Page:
should be free of almost all shade from 9 a.m. to 3 p.m.
                                                                   4   Accessibility
 2   Orientation
                                                                   Locate your PV system in such a way that it is easily accessible
Whether your system is roof or ground mounted, you will            for routine maintenance such as removing snow or cleaning
need to consider the orientation of your solar PV system.          modules, troubleshooting performance issues or replacing worn
Orientation refers to the azimuth, or direction that the           or damaged parts. Roof installations also must meet all clearance
modules face, and the tilt, or angle of the modules. In our        requirements in order to avoid potential hazards.

A Solar Energy Analysis (SEA), free for Minnesota Power customers, is a great way to get more information about whether
solar power is a good fit for you. During an SEA, a representative from Minnesota Power will visit with you about your home or
business, analyze your site, help you understand the interconnection process and point out site-specific conditions that could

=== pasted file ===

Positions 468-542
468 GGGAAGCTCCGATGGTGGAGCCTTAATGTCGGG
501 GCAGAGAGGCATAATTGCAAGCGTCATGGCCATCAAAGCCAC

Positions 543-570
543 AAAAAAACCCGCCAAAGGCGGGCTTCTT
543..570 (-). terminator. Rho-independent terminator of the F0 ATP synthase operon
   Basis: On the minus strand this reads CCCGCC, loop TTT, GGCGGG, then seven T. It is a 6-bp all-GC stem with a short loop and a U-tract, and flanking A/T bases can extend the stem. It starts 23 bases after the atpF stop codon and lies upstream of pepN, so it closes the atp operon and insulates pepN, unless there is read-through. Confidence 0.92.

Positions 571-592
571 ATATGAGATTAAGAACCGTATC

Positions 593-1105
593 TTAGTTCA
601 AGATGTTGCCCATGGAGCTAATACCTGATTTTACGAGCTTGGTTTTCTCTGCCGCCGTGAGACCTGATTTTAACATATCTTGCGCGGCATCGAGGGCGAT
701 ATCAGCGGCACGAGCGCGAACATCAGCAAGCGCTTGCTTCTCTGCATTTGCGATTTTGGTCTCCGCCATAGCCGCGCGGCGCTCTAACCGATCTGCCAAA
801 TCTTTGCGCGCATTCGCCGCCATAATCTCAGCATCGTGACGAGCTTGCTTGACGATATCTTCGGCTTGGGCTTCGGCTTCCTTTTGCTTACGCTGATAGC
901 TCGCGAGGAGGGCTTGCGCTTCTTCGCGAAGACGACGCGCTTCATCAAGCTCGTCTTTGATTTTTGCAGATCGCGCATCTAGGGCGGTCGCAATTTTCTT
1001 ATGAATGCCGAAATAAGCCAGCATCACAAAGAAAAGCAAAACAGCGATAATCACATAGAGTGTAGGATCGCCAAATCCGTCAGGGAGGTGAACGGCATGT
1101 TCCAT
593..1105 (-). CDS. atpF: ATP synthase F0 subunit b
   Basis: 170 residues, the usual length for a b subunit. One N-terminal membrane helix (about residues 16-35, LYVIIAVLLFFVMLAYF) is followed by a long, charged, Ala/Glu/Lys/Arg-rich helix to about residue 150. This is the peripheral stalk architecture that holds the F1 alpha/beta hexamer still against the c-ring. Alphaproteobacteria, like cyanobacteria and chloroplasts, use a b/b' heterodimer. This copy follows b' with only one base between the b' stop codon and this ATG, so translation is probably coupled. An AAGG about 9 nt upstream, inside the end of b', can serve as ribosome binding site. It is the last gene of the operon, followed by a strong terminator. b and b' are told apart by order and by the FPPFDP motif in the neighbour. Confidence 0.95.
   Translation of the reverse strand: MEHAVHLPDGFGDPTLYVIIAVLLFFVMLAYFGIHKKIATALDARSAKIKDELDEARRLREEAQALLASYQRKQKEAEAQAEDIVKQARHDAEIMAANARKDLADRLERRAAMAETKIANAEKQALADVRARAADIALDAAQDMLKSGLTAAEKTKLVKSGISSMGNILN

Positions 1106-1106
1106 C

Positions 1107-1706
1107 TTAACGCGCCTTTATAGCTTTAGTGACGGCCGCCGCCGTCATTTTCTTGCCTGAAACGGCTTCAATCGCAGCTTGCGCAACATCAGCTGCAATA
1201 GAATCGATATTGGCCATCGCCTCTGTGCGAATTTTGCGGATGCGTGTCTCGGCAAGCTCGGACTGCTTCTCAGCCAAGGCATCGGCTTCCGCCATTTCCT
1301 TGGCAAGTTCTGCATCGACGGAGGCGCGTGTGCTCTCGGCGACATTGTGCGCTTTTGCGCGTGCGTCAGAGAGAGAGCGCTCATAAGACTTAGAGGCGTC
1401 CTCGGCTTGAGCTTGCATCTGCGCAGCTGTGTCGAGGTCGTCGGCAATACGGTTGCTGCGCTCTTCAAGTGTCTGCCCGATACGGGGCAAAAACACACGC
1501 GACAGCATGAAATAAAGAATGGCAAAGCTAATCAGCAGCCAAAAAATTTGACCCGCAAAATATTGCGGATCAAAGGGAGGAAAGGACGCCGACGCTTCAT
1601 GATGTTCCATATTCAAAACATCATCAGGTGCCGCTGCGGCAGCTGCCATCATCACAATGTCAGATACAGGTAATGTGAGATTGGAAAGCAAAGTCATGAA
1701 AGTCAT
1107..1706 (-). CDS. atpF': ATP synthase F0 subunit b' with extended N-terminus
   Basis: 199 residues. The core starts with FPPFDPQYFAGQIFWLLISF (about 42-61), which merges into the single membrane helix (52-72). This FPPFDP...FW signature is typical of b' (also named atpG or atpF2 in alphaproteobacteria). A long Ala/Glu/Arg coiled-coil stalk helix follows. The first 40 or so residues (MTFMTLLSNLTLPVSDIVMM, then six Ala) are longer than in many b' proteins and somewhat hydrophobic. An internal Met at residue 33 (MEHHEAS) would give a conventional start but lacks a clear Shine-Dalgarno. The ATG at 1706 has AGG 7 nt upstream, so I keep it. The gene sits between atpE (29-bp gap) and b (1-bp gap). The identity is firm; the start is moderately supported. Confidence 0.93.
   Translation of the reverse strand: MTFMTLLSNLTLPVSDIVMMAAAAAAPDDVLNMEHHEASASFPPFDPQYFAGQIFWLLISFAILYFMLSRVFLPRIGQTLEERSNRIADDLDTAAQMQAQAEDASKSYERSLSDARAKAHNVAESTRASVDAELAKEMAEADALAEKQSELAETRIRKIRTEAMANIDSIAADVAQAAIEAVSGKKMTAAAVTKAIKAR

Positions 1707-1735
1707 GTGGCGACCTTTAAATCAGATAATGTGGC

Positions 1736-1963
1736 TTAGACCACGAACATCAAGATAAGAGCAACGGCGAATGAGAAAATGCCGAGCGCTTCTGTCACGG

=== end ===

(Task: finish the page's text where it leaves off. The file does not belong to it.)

affect an installation. We’ll also provide a written summary of the analysis for you to use when searching for or working with a
solar installer.

Contact Minnesota Power at 218-355-3720 or to schedule a Solar Energy Analysis. For more
information about the Solar Energy Analysis pilot program and a sample SEA summary, see Appendix page 30.

UTILITY INTERCONNECTION                                              switches, wires, conduit and meters. The soft costs refer to
                                                                     the customer acquisition costs, installation time and labor,
In a grid-tied system, you must apply for connection to              travel and local permitting or application fees. These two
the utility’s distribution grid. The application should be           figures together represent the total installed cost of the
submitted early in the process to ensure that utility require-       system which is typically expressed as $/watt.
ments are incorporated into the system design. In addition,
                                                                     The cost to install solar has dropped dramatically over the
your interconnection application must be approved by